Craggy Range Le Sol 2015 Gimblett Gravels, Hawke’s Bay, New Zealand
Deeply coloured, this has beautiful floral aromas of sweet black cherries, violet and spice. There’s a touch of black pepper with some fine herbs and just a touch of olive and clove savouriness. The palate is ripe and sweetly fruited, but also fresh and well defined. The silky fruit is quite polished, but not overly so. Seductive and concentrated, this is a sophisticated, ripe expression of cool climate Syrah. It’s drinking beautifully now, and will continue to develop over the next few years. Lovely complexity here, blending sweet and savoury elements very nicely. Touching on profundity. 94/100

Villa Maria Reserve Cabernet Sauvignon/Merlot 2015 Gimblett Gravels, Hawke’s Bay, New Zealand
Deeply coloured. Concentrated and intense with focused sweet blackcurrant and blackberry fruit. This is quite tight and compact, and not fully integrated yet: there’s some sweet lush fruit but also a strongly savoury, spicy, woody edge. Has lovely purity but also needs some time to come together. 90/100

Babich Irongate Cabernet Merlot Franc 2015 Gimblett Gravels, Hawke’s Bay, New Zealand
13.5% alcohol. This is a beautiful, well-proportioned wine in an old-world mould. It has a fresh, quite floral nose of sweet blackcurrant fruit with a subtly chalky, gravelly twist. The palate is mid-weight and taut with fresh, sappy-edged blackcurrant and cherry fruit, together with appropriate structure and acidity. There’s ample concentration here, but also delicacy and freshness, and it has no rough edges. 93/100

Vidal Reserve Syrah Gimblett Gravels 2015 Hawke’s Bay, New Zealand
13% alcohol. This is fresh, focused and gravelly with a nice savoury, refreshing edge to the black cherry and blackberry fruit. It’s a bit peppery and also quite grainy: there’s some ripeness to the fruit, but no plushness. This is tight and focused, showing good concentration, but also some savoury clove and pepper notes, and tight tannins. It’s an impressive effort, if a bit angular at the moment. Will be interesting to watch it develop over the next few years: will it put some weight on? 93/100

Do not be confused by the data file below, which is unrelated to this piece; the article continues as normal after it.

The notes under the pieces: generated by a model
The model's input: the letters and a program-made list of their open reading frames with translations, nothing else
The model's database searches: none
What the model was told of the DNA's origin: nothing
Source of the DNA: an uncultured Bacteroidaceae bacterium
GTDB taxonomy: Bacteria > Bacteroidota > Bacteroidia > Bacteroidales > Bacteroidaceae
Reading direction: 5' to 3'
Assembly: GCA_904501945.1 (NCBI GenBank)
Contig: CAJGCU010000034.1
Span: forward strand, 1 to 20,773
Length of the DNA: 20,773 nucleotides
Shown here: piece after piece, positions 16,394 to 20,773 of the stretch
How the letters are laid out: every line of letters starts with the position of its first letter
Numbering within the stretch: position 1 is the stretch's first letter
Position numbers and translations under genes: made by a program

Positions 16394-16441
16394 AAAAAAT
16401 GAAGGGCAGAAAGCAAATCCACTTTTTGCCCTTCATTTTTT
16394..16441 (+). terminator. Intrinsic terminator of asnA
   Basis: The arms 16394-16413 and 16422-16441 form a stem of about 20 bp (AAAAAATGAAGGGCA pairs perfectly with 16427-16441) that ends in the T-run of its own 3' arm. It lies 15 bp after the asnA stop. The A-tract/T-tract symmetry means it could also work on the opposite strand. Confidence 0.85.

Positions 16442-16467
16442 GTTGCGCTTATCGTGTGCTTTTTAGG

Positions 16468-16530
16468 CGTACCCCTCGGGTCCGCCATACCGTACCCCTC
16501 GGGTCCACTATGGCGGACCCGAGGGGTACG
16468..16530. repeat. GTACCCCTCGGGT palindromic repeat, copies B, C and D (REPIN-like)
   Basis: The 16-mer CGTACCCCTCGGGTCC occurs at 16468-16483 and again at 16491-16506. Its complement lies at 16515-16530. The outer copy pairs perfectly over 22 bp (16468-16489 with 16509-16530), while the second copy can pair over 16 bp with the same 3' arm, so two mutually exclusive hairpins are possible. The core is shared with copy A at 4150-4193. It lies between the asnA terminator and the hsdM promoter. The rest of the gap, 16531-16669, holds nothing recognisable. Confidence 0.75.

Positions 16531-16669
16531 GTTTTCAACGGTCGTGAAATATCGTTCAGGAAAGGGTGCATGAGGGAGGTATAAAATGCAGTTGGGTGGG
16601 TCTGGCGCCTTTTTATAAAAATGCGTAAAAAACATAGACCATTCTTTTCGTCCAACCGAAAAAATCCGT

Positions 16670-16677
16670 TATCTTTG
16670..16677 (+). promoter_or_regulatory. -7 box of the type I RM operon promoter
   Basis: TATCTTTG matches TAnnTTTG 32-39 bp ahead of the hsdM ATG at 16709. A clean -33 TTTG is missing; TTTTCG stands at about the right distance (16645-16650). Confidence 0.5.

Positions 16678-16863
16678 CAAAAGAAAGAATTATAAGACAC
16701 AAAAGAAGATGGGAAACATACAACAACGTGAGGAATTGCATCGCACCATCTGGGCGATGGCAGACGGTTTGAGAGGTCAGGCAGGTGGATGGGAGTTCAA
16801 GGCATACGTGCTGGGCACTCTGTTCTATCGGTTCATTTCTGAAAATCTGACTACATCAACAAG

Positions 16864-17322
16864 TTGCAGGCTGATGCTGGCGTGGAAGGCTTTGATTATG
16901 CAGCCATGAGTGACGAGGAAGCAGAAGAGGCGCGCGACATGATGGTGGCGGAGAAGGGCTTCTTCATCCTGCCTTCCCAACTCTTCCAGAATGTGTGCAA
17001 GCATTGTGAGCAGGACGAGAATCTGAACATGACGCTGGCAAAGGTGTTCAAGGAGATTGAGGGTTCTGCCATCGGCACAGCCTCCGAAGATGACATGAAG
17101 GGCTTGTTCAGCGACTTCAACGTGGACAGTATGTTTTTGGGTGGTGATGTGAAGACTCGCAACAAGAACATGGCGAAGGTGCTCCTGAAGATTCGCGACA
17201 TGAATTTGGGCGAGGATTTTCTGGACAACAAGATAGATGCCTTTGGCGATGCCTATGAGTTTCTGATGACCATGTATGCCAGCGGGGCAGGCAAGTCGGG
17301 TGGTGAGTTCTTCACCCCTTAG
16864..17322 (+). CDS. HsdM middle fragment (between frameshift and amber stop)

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The Hermit Ram Pinot Noir Whole Bunch 2017 North Canterbury, New Zealand

I’ve talked about the wines of Theo Coles here before on this blog. His brand is The Hermit Ram (although he also works on other projects), and the other night at Scotch we had this: the latest release of his Pinot Noir. I see that I scored the 2016 the same, but this 2017 may be even better, and I really like it. I had it again a couple of days ago, and it may become one of those wines that I have quite frequently at Scotch (like the Vajra Barbera, Souhaut’s Souteronne and the Mount Edward Gamay).

The Hermit Ram Pinot Noir Whole Bunch 2017 North Canterbury, New Zealand
Really fresh, vivid and crunchy with a sappy edge to the bright cherry and plum fruit. There’s a lovely undergrowth edge and some greenness but it has integrated really well. So vivid and bright and drinkable but with seriousness too. It has elements of Gamay but also hints of northern Rhône. 93/100

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Air New Zealand lounge wine round up

I’m in the lounge at Auckland airport heading to Hong Kong and then Thailand. Flight delayed by a few hours, so time to try all the lounge wines. Airlines don’t have much money to spend on lounge wines because passengers chug a lot of wine while they are waiting, so it’s always interesting to see what they have on offer. The pick of the bunch here is a back vintage of the Craggy Range Single Vineyard Syrah.

Craggy Range Single Vineyard Syrah 2012 Hawke’s Bay, New Zealand
With a few years under its belt, this is nicely expressive with sleek black cherry and blackberry fruit as well as some subtle pepper and olive tapenade characters. There’s a nice fleshiness here as well as a bit of grip. Very appealing with good balance. Midweight and digestible. 93/100

Esk Valley Hawke’s Bay Chardonnay 2017 New Zealand
Mealy and spicy with stony citrus and pear fruit, as well as some pineapple. Lively finish. 90/100

Trinity Hill Chardonnay 2016 Hawke’s Bay, New Zealand
Lively with nice citrus and pear fruit. Had a bit of creaminess. Juicy finish. Fresh fruit driven style. 88/100

Saint Clair Premium Pinot Noir 2016 Marlborough, New Zealand